JEWISH ART. A term properly applied to art as practiced by the Jews in Palestine, before the capture of Jerusalem by Titus, as the condi tions of the dispersion afterwards did not allow of any independent art. The earliest arclueolo gical material known is their pottery, which has been found in considerable quantities, especially at Tell-el-Ilesy, where Professor Petrie's sys tematic excavations have enabled him to distin guish several periods marked by superimposed strata of ruins. His periods are: (1) An Ammite; (2) a Plicenician; and (3) a Jewish period. Jewish designs seem mainly to be copies of Plurnician models, which were them seh es cepics of other Oriental arts. In the same way the Jewish glyptics were remotely de rived, through the Canaanites and Pim-nicht:1s, from the glyptics of Babylonia and Assyria; the Hebrew seals, few of which are earlier than the .11accabean age, varying only by the predomi nance of floral and geometric design. owing to the aversion of the Jews to reproducing the hu man figure. remains of Jewish metal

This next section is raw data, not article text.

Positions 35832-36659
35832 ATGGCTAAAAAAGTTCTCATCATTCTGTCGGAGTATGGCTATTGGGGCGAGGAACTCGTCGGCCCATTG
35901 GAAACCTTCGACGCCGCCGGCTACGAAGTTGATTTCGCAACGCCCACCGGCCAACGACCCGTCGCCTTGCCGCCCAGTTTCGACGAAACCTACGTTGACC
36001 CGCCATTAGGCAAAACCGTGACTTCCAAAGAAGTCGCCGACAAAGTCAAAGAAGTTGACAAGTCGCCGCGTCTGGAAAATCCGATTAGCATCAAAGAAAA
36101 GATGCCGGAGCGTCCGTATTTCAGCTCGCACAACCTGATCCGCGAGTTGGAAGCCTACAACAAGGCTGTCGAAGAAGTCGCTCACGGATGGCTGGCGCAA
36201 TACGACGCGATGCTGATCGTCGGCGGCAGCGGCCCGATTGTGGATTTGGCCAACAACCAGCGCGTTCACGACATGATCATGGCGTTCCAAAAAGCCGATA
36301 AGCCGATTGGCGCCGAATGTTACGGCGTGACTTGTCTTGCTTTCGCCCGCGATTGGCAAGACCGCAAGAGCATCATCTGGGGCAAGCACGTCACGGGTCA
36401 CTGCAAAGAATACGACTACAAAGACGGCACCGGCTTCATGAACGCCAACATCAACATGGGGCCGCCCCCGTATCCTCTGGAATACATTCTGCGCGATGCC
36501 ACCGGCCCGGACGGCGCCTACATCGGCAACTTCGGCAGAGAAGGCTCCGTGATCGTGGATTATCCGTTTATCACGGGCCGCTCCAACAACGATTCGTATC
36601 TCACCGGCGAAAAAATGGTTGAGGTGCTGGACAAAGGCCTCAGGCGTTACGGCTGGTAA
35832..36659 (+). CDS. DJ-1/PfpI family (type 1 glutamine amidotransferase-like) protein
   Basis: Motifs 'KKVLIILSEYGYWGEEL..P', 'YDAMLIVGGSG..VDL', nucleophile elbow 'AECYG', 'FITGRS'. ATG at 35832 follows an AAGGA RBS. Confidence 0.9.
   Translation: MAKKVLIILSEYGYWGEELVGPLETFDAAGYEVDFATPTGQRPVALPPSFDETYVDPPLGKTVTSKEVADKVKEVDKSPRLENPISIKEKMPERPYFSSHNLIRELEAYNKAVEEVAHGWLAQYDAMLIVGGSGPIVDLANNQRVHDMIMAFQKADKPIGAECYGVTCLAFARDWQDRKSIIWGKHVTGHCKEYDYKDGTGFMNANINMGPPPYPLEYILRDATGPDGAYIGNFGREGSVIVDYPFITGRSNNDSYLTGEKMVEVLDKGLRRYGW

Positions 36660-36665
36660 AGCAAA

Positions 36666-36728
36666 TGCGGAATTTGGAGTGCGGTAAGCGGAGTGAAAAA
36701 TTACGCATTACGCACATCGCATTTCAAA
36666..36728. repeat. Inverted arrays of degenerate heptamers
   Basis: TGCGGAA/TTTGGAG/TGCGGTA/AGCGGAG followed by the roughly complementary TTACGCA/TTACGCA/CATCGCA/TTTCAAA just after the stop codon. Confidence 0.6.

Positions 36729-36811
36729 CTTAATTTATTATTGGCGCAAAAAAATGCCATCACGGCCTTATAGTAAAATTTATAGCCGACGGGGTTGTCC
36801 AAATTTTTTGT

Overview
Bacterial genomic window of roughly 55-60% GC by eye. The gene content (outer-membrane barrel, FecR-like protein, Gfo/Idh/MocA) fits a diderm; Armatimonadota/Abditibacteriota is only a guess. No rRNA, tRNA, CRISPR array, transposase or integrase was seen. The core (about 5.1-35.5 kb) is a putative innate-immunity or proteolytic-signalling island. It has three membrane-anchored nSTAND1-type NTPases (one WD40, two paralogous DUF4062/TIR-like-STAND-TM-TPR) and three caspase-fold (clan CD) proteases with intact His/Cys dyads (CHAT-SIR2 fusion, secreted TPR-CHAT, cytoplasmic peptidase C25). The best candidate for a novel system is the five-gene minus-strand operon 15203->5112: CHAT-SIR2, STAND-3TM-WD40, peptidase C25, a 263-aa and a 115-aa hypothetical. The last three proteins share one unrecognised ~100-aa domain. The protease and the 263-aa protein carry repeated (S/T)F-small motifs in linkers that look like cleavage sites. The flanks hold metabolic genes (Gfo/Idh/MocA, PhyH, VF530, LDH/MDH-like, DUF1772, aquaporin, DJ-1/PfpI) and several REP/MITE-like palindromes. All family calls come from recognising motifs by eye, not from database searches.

work; carving in wood and ivory and overlaying with metal were practiced, but no works arc ex tant; nor do we know anything of the artistic character of Jewish pictorial decoration. weaving, or embroidery. The tombs near Jerusalem (Tombs of the Kings, etc.) and scattered through out Palestine are similar to the late Hellenistic and Roman works of their class throughout Syria (see TOMB), and Herod, when reviving the pros perity of Palestine, rebuilding the temple and founding Cipsarea, with its magnificent struc tures, frankly adopted the style of Roman art. To this time and to the succeeding century be the few remaining ancient synagogues in Galilee. Consult : Bliss, Tell-el-Ilesy (London. 1894) ; De Sauley, L'arl Judaique (Paris, 1858) : Perrot and Chipiez, Histoire de Part darns vol. iv. (Paris, 1882-98). See SYNA GOGUE.